Our March talk - reviewed by Mike Chitty

Steve Lyus, who spoke to us on 19th March, has been researching the history of Liverpool's botanical collections, and campaigning to keep them intact and on view to the public. The story began in 1800 when two Liverpool doctors - Bostock and Rutter - proposed the creation of botanic gardens and a museum of natural history. William Roscoe and Rev William Shepherd (of Gateacre Chapel) were among those supporting the plan. The purpose was to enable the study of nature, and the economic and medicinal value of plants, using living specimens, and to provide a pleasure garden near the rapidly expanding town.

In order to establish the gardens, shares were issued to 'proprietors' and the Corporation was asked to provide a suitable piece of land. The site chosen - in the Mosslake Fields area - was bounded by what became Olive, Myrtle and Laurel Streets. The gardens opened in 1802/3, and a plan published in 1808 shows their layout, with a Curator's House and Library at the entrance and a Conservatory behind. The catalogue listed 4,823 different species.

The first curator was John Shepherd (no relation to William) who was paid £60 per annum "plus house, coal and candles". The plants came from the proprietors, collectors and sea captains. Between 1820 and 1840 Liverpool was the leading botanic garden in Britain, and was exchanging specimens and seeds with others including St Petersburg and Calcutta. By the 1830s, however, the gardens were completely surrounded by buildings, and suffering the effects of air pollution. Six acres of land in the West Derby township - on the south side of Edge Lane - were purchased, and opened in 1836. Many of the plants, including mature trees hauled on wheels by horses, were transferred from the original site.

Sadly, the gardens failed to cover their running costs, and in 1846 they faced extinction. Liverpool Corporation took over, using its powers under the Museums Act 1845. Free access was allowed to the public, visitor numbers climbed to 250,000 a year, and the gardens became famous for orchids and gingers in particular. However in 1858 the newly-appointed curator, Johann Wilhelm Birschel, who had worked at Kew and Chatsworth, reported that the grounds were in a "very poor state", the hot-house temperatures were "never regulated", and the tools were in "very bad order". He resigned a few months later.

The gardens remained at Edge Lane - as part of Wavertree Park - until after WW2. There were constant worries about the neglect of the collections, and sulphurous smoke from the nearby houses, gasworks and railway yards added to the problem. During the war, the gardens were blitzed, and Air Raid Wardens stationed in the buildings burnt the historic records to keep warm! After the war the decision was taken to move the gardens to Harthill within Calderstones Park. Orchid specialist Percival Conn became Superintendent of Liverpool Parks, and embarked on developing 'The Liverpool Orchids' species collection.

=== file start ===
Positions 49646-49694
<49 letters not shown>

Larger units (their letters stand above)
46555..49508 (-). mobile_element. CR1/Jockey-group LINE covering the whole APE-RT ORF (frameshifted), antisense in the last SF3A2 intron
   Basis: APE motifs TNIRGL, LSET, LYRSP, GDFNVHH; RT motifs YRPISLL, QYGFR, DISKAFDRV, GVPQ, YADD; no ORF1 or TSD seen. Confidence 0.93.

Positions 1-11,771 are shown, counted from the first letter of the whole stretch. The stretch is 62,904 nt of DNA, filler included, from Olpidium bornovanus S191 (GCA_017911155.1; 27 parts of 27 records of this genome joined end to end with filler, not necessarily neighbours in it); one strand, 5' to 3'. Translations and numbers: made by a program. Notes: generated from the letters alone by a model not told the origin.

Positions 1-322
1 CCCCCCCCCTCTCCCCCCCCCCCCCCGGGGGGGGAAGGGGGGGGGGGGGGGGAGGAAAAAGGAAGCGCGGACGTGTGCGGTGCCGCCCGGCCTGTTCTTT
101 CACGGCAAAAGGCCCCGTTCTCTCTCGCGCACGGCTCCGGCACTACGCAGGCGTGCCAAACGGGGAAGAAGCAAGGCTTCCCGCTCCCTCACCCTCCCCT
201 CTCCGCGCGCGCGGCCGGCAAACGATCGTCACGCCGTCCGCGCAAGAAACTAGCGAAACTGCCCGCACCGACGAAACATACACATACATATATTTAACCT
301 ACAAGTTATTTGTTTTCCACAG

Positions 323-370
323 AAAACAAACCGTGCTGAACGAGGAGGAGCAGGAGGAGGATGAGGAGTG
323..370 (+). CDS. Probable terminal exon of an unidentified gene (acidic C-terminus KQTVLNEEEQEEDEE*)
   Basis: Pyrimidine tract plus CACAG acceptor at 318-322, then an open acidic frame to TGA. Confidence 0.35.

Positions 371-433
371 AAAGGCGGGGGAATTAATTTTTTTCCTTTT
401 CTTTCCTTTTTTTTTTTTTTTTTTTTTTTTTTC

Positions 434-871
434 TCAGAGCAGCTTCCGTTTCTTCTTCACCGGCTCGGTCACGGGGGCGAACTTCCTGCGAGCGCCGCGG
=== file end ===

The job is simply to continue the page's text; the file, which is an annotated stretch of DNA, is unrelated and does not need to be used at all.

Conn told the Council, in 1951, that he needed £32,000 for new greenhouses. He was given just £1,320 - and it was 1964 before the new gardens opened to the public. What Steve called "the good times" (with 16 glasshouses, each 100ft long) lasted for 15 years, until 1979. The collections were exhibited, and won awards, around the world. But when Militant Tendency took over the Council in 1983, the horticulturists were sent to cut grass verges, and in 1984 the gardens closed. Nowadays the vestibule (housing the Calder Stones) survives, but there are just brambles where the glasshouses used to be.

Between 1984 and 2007, the 10,000 plants rescued from Harthill, and relocated to Greenhills Nursery in Garston, were "invisible to the world". Some tree ferns were taken to Sefton Park Palm House, and other plants went to the Eden Project, Chester Zoo and Kew. Then in 2008 - Liverpool's Capital of Culture year - Jyll Bradley published "Mr Roscoe's Garden" and persuaded the City Council to exhibit at Chelsea. Displays followed at Tatton Park and Southport. It was decided to close Greenhills Nursery, but to move "one of each plant" to Croxteth Hall. Fortunately that restriction was ignored, and today the Victorian Walled Garden at Croxteth is home to what is left of the city's botanical collections. For the time being, the threat to their existence has been lifted. Steve ended his fascinating talk by encouraging everyone to visit the Walled Garden when it re-opens for the summer.

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